A large limb that was ripped off a cottonwood tree during a storm earlier this summer came to rest in Duck Creek near Davenport's Hillandale Road.

In past years, the 8-foot limb might simply have been removed and taken to the city's compost facility where it would have been ground into mulch.

But Chris Johnson, the city arborist/forestry manager who came on-board three years ago, had a different idea.

Why not carve the limb flat and re-purpose it as a bench along the city's recreational trail so people would have a place to sit and enjoy the view?

This reuse is one of many examples of Johnson's "wood utilization" program. He also has had downed cherry trees cut into boards that he has sold for $500 in the public works booth at the Freight House Farmers Market.

And on rainy days when his crew can't work outside, they've built benches that also are sold at the market. Prices range from $150 to $300, depending on the size of the bench and the type of wood, he said.

This is all a way to give a higher use than mulch to some great city trees, including oak and black walnut, that come down in storms or have to be removed because they are a safety hazard.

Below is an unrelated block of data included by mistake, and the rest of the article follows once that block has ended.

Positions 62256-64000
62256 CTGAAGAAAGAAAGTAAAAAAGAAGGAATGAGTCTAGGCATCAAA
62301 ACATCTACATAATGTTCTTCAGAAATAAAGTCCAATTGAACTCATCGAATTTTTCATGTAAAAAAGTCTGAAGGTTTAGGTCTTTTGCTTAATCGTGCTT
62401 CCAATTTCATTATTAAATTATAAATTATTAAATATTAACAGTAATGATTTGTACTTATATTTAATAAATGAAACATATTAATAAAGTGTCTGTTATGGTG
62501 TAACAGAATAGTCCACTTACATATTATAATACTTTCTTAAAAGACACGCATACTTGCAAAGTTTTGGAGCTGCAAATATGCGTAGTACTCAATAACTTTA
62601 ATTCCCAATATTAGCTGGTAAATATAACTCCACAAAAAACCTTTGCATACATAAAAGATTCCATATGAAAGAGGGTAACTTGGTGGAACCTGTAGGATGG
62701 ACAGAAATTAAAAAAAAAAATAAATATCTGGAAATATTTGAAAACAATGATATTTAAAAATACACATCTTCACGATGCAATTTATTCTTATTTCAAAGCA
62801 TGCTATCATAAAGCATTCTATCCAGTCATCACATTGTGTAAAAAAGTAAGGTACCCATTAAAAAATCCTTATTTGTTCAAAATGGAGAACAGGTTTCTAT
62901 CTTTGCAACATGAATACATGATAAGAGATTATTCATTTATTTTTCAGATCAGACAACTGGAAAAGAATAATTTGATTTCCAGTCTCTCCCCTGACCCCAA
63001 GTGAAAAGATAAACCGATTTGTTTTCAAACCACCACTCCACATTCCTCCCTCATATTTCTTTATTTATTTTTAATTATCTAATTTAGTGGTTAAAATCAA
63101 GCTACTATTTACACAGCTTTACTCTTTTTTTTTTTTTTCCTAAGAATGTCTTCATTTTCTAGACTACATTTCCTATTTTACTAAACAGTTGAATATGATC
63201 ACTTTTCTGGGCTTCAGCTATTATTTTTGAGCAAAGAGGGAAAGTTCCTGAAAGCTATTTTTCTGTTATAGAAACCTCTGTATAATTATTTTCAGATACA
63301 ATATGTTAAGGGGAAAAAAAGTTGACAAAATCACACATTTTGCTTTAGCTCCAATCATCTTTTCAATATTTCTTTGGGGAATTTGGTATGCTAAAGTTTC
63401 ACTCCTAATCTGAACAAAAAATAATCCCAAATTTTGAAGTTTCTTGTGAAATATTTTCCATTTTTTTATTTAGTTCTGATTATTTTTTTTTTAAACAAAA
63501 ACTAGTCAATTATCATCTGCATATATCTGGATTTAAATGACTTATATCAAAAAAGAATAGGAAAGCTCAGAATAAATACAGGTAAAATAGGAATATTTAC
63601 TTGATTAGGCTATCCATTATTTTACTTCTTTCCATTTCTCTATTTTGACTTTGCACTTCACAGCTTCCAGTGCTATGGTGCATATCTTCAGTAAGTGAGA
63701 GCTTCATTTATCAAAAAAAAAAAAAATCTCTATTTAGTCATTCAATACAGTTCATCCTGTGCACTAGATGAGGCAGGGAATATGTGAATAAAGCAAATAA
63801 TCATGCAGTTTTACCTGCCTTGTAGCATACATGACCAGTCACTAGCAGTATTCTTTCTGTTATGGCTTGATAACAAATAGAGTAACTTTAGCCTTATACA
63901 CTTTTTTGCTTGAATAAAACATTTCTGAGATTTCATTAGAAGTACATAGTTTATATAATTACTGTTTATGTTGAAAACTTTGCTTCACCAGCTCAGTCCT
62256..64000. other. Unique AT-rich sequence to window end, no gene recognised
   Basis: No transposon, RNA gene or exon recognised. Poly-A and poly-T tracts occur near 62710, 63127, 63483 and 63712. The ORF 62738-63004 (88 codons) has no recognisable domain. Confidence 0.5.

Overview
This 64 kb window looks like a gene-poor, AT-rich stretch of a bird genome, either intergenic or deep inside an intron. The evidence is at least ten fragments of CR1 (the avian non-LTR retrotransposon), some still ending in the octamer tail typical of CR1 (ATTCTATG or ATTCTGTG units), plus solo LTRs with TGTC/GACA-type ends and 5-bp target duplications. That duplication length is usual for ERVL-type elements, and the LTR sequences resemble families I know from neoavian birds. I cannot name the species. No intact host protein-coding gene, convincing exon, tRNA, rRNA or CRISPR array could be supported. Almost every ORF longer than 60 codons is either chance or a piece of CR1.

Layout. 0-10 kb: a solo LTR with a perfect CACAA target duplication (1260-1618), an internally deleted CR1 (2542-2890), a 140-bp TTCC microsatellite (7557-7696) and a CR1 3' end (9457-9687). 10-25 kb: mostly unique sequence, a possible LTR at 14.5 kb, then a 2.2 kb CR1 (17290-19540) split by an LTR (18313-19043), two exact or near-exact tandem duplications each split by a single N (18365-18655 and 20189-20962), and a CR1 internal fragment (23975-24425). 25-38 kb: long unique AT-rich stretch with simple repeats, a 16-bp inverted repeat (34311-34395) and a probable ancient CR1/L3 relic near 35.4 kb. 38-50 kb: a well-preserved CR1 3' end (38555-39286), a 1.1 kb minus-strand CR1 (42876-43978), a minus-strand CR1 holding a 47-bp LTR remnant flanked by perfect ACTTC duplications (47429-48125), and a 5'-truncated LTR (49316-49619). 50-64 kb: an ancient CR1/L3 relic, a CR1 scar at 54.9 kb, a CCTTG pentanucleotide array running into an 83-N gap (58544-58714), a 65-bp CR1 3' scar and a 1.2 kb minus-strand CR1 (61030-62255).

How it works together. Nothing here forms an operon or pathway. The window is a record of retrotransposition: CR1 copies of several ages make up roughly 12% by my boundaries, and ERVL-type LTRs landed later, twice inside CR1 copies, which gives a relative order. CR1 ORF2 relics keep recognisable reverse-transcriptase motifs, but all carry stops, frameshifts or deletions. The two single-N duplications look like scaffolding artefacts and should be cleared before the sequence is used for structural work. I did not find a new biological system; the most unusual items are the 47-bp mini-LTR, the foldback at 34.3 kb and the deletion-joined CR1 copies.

"This wood is just great," Johnson said.

His crew also has made a bench for a city bus stop near 2nd and Gaines streets that didn't have seating, and they have plans to make another for a stop along Pershing Avenue. The benches are sealed and have metal tubing on the bottom so they are off the concrete.

Johnson got the bench idea at Chicago's Field Museum, where he saw similar seating arrangements.

But the overall concept of wood reutilization "is no means my idea," he said. "It's a growing trend and it's coming from the East. It stemmed from the emerald ash borer."

The ash borer is killing millions of trees that need to be disposed of. But because ash is a quality wood, portable sawmills have begun popping up to make useful products out of it rather than simply burning it, as has been done in some places, Johnson said.

His forestry crew is happy with their new task of making benches. "You can sharpen saws and clean up the shop only so long," John Vance said. "And I always hated throwing this wood away."

Johnson's boss is happy, too. "This was his great idea and he is running with it," said Mike Clarke, Davenport's public works director.

The boards that Johnson sold at the farmers market were cut by an Eldridge contractor who has a portable sawmill.

The booth at the market is staffed from 9 a.m. to 1 p.m. Saturdays with rotating programs. Sept. 14 is the next time Johnson will be at the market with the wood products.